Friday afternoon was hectic. In the space of 90 minutes, I had to drive from Rolling Meadows to Rogers Park and make three stops: the post office; Jewel for some shabbos lunch items; and the Weinribs to pick up some mail and stuff (don’t ask). I pulled onto my hosts’ block at 1521, T-45 minutes to candle-lighting. Plenty of time to shower, shave and dress, right? Plenty of time if I could find a parking space. Oh, my hosts’ block had plenty of spaces—nearly all blocked off with junk so that residents could reclaim them upon return. What a disgusting, un-neighborly and selfish habit that residents engage in to reserve spots they have cleared of snow and ice. In my rear-view mirror, I saw a van pull out. I pulled to one side thinking I could take his space. But he paused to dump some of his basement garbage (large pieces of cardboard, in this case) onto his spot. If I had parked there, I would have risked vandalism to my vehicle: air out of tires, eggs and honey on the windshield, or worse. I did find a dibs-free spot just a few doors down from my host, so I lucked out. But I was not too happy at my hosts’ neighbors demonstrating just how selfish they can be. (My hosts do not participate in dibs despite owning two vehicles and parking them on the street.)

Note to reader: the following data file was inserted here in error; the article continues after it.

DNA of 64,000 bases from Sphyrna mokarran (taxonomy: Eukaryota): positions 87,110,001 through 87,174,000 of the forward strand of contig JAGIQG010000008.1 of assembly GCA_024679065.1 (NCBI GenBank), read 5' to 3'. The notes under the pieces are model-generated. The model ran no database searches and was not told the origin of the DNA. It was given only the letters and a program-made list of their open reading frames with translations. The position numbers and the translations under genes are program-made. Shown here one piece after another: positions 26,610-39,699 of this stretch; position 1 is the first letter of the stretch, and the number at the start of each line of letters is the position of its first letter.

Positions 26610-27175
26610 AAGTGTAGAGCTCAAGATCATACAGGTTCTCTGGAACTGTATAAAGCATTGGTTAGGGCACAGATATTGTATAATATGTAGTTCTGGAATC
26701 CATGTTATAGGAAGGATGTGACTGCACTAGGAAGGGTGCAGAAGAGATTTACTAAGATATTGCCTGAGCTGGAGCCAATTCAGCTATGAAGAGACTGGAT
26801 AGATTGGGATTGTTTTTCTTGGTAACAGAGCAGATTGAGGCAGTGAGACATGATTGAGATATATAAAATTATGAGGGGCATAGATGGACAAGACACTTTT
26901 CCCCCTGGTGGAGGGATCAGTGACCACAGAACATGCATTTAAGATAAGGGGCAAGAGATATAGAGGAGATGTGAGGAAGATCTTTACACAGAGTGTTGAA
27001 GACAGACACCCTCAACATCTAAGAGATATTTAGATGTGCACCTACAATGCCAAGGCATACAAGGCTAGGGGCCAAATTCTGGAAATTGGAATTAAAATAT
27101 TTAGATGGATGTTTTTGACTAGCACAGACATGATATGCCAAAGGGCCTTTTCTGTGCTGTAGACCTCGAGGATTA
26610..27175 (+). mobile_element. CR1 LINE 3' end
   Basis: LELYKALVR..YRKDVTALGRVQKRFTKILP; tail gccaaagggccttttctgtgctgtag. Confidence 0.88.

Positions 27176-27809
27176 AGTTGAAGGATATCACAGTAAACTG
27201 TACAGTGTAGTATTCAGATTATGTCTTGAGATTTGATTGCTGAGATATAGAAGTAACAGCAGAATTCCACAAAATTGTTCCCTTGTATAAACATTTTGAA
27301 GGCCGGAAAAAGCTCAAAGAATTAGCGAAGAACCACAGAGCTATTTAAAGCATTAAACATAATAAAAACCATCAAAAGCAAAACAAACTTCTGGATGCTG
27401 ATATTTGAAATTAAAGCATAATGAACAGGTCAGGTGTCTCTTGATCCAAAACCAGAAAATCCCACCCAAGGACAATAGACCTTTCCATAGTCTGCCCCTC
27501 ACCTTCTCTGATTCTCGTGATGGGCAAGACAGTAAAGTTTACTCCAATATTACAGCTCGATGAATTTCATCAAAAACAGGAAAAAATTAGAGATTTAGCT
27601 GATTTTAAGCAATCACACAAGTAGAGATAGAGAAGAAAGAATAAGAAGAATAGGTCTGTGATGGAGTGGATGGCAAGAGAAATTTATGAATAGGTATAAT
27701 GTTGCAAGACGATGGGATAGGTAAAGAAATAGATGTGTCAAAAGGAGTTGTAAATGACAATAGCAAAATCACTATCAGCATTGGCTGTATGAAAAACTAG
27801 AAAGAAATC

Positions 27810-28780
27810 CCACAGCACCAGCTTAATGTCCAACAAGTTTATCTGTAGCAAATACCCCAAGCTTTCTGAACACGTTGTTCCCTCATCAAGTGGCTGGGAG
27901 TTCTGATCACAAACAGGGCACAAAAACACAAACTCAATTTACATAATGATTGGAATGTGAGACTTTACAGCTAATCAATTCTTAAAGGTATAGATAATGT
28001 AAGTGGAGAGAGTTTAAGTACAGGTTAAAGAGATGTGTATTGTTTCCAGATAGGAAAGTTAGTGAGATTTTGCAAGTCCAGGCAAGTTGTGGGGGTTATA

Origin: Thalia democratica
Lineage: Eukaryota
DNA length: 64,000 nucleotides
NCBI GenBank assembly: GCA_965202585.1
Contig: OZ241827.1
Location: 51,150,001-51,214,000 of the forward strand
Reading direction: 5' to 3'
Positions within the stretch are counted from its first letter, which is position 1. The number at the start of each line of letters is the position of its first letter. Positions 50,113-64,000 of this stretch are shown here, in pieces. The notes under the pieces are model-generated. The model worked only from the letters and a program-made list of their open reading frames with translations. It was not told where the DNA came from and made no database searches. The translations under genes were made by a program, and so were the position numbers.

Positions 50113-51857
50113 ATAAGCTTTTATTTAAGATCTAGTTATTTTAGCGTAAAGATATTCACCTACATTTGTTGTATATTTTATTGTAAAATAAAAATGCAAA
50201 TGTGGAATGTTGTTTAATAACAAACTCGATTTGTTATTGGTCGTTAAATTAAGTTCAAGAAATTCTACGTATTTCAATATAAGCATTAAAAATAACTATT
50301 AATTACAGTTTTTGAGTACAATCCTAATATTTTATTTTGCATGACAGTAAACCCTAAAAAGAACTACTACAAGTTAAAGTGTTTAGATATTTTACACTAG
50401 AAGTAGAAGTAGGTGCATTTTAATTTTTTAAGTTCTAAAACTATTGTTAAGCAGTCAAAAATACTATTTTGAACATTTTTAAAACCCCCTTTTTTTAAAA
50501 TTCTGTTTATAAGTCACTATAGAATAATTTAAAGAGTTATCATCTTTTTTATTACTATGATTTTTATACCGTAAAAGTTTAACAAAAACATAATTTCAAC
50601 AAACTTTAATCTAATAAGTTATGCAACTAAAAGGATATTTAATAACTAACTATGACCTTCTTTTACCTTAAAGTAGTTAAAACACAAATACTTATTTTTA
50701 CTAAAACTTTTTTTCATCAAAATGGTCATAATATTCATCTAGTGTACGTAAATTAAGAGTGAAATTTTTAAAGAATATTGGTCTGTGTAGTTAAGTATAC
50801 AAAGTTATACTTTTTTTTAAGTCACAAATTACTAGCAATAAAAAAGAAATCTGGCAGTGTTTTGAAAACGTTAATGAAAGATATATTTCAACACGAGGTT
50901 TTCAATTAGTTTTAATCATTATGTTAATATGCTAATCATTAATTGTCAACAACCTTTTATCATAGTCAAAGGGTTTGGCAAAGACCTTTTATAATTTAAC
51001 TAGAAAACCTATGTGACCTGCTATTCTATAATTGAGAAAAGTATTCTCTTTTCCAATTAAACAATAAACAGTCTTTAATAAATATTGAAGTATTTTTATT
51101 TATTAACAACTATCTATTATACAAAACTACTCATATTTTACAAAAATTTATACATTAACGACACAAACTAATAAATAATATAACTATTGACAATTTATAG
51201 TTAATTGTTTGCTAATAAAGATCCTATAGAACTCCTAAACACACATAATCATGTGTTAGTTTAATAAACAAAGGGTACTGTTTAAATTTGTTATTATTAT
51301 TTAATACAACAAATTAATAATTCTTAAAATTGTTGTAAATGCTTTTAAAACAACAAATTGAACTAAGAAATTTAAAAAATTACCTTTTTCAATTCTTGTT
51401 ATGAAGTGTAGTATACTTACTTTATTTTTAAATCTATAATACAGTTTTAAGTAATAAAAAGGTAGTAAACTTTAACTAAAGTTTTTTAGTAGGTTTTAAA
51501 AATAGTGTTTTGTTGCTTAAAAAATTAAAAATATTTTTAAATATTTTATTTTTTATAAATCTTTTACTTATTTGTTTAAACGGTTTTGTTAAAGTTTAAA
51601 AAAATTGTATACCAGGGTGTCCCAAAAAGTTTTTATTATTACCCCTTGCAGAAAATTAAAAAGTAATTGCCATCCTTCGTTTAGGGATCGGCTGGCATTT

Reserving parking spaces with basement garbage is technically illegal in Chicago but condoned by the mayor.
One of my friends disagrees with me strongly on this. “What about the grandma who can’t walk far to her vehicle?” he asks. He may have a point. (As an aside, I also don’t think people should be able to reserve 24-hr. handicapped parking spaces on city streets. These spaces typically stay long after the owner dies, happily used by the owners’ children.) But most people who stake claims to parking spaces are able-bodied. If every able-bodied male on a block would simply clear two parking spaces instead of just his own, there wouldn’t be a problem; the street would be clear. I was proud of the fact that my block in Rogers Park was dibs-free. A friend and I “enforced” our dibs-free zone on neighboring blocks last winter by helping ourselves to the junk that people left on the street. (Items left on the street are legally “hefker,” ownerless.) I considered doing that on my friends’ block Saturday night, but I didn’t want to put wet garbage in my car trunk.